[pro] Meaning of "inline" when applied to a generic function?

Hans Hübner hans.huebner at gmail.com
Thu Jul 10 16:20:22 UTC 2014


you can expect your compiler to ignore your "inline" declaration.  Or do
something else with it.  It is just a hint. [1]

A sufficiently smart compiler might use compile-time type inference to find
a method matching some set of argument types and then replace the function
invocation by the body of that method.  To me, it appears to be
questionable whether such a smart compiler would depend on inline

I am just a user, though, and maybe one of the compiler writers on this
list want to add some of the fine points surrounding this :)


[1] http://clhs.lisp.se/Body/d_inline.htm

2014-07-10 0:00 GMT+02:00 Jean-Claude Beaudoin <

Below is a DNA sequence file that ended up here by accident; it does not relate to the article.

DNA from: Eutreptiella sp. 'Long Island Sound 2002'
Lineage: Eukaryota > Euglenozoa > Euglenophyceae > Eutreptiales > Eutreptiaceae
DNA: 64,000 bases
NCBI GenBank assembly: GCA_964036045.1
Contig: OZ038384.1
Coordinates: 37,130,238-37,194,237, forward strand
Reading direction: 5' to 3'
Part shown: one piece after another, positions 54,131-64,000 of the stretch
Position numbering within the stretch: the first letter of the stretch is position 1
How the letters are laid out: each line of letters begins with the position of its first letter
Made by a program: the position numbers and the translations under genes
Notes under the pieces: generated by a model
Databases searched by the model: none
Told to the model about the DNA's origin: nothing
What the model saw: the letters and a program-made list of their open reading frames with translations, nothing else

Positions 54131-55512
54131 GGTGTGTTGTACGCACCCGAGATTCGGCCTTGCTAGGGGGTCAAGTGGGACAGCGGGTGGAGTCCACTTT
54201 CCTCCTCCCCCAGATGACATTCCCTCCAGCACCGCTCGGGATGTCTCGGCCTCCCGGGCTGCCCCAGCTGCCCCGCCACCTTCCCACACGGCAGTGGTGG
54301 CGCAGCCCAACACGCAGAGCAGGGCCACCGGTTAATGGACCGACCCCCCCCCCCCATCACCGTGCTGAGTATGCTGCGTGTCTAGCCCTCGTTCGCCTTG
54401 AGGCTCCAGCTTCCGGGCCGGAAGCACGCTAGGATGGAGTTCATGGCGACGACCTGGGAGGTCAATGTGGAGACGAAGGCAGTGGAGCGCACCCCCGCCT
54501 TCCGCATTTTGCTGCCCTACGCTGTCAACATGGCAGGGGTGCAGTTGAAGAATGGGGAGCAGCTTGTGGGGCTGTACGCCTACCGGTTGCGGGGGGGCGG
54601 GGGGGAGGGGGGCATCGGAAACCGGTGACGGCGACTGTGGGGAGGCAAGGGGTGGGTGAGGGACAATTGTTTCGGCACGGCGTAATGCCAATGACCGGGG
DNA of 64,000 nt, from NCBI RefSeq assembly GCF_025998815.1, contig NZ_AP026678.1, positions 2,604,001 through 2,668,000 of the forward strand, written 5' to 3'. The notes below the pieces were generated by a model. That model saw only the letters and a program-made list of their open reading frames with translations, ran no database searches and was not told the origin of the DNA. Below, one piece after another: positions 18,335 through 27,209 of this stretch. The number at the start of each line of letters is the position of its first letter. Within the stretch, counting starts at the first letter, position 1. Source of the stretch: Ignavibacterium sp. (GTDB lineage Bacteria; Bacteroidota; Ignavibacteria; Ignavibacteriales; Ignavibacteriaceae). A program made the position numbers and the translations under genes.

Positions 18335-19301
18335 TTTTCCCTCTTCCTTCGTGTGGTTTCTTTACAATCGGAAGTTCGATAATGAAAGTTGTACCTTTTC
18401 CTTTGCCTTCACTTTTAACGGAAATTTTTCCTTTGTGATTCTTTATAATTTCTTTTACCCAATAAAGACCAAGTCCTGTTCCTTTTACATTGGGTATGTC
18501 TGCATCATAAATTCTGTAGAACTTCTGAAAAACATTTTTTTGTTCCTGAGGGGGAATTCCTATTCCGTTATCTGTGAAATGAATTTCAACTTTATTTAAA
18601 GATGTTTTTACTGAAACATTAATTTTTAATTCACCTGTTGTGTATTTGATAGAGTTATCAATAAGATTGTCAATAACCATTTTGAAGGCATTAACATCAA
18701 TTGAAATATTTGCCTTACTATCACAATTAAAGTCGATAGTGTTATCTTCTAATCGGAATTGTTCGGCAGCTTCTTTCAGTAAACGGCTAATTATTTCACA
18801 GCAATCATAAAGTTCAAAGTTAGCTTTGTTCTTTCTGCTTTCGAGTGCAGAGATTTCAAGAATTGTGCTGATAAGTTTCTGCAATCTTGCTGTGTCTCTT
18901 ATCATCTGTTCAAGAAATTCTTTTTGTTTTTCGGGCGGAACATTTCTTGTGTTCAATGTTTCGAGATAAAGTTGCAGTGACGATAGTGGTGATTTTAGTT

jean.claude.beaudoin at gmail.com>:

> Hello CL pros,
> I am trying to figure out the meaning of the inline declaration when the
> so qualified function happens to be a generic function. As in:
> (declaim (inline foo))
> (defgeneric foo (a b))
> What can be expected of a compiler when it then faces a call to foo while
> the above is in effect?
> Is this an obvious no-op or did some find something useful to do in such a
> context?
> Thanks for your help,
> _______________________________________________
> pro mailing list
> pro at common-lisp.net
> http://common-lisp.net/cgi-bin/mailman/listinfo/pro
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